It is about a murder, it won't detain you long
'Twas near the town of Folkestone this shocking deed was done
Maria and sweet Caroline were murdered by Switzerland John.
He came unto their parents' house at nine o'clock one night
But little did poor Caroline think he owed her any spite.
“Will you walk with me, dear Caroline?” the murderer did say,
And she agreed to accompany him to Shorncliffe Camp next day.
Said the mother to the daughter, “You'd better stay at home.
It is not fit for you to go with that young man alone.
You'd better take your sister to go along with you,
Then I have no objection, dear daughter, you may go.”
Early next morning, before the break of day
Maria and sweet Caroline from Dover town did stray.
But before they reached to Folkestone the villain drew a knife,
Maria and sweet Caroline he took away their lives.
Down on the ground the sisters fell, all in their blooming years
For mercy cried, “We're innocent”, their eyes were filled with tears.
He plunged the knife into their breasts, their lovely breasts so deep,
He robb'd them of their own sweet lives and left them there to sleep.
Three times he kissed their pale cold cheeks as they lay on the ground,
He took the capes from off their backs, for on him they were found.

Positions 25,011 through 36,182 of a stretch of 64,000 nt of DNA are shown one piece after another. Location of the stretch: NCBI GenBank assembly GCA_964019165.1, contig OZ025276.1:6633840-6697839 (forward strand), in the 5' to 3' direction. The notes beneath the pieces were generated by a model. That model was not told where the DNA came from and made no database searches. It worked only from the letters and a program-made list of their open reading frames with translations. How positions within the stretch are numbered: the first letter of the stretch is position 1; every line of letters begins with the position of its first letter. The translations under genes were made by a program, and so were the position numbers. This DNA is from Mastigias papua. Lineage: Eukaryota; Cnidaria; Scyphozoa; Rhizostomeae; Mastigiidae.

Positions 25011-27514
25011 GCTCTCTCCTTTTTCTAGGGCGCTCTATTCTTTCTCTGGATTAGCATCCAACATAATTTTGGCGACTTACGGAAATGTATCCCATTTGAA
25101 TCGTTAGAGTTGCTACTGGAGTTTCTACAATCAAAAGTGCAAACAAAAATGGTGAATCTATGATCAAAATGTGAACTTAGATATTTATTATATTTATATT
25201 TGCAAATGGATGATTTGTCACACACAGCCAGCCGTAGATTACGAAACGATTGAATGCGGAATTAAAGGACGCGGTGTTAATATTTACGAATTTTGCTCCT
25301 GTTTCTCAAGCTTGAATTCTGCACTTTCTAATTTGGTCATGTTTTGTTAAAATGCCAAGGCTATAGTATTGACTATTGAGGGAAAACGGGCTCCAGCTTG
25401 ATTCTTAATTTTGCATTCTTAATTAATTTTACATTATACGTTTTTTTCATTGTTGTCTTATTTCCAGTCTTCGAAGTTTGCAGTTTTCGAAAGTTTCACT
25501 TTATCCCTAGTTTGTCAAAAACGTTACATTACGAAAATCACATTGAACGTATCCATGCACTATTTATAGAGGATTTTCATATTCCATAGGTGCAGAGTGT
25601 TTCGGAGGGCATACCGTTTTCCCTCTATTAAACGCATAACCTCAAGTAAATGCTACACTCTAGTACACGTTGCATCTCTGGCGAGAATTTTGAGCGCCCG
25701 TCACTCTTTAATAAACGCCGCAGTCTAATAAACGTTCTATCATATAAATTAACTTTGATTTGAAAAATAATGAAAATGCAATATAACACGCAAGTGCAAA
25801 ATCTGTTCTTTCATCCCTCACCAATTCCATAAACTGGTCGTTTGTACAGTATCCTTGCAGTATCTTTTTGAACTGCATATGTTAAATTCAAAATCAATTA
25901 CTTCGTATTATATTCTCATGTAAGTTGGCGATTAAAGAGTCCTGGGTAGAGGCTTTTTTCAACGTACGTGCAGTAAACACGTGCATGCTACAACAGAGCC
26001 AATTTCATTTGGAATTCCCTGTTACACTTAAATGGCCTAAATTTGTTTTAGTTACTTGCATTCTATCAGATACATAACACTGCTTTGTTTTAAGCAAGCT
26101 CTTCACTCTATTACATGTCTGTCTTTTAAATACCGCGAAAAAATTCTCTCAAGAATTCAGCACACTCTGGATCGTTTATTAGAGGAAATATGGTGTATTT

He said, “Farewell dear Caroline, your blood my hands have stained.
No more on earth shall I see you, but in heaven we'll meet again.”
Early next morning their bodies they were found
At a lonely spot called Steady Hall, a-bleeding on the ground.
And if ever you go unto that spot, these letters you will find
Cut deeply in the grass so green: Maria and Caroline.
When the news it reached their parents' ears, they cried, “What shall we do?
Maria has been murdered, and lovely Caroline too”
They pulled and tore their old grey hair, in sorrow and in shame
And tears they rolled in torrents from their poor aged cheeks.
This murderer has been taken, his companions to him deny
And he is sent to Maidstone and is condemned to die
He said, “Farewell” to all his friends, “In this world I am alone
And have to die for murder, far from my native home.”
“The dismal bell is tolling, the scaffold I must prepare
I trust in heaven my soul shall rest and meet dear Caroline there.
Now all young man take warning from this sad fate of mine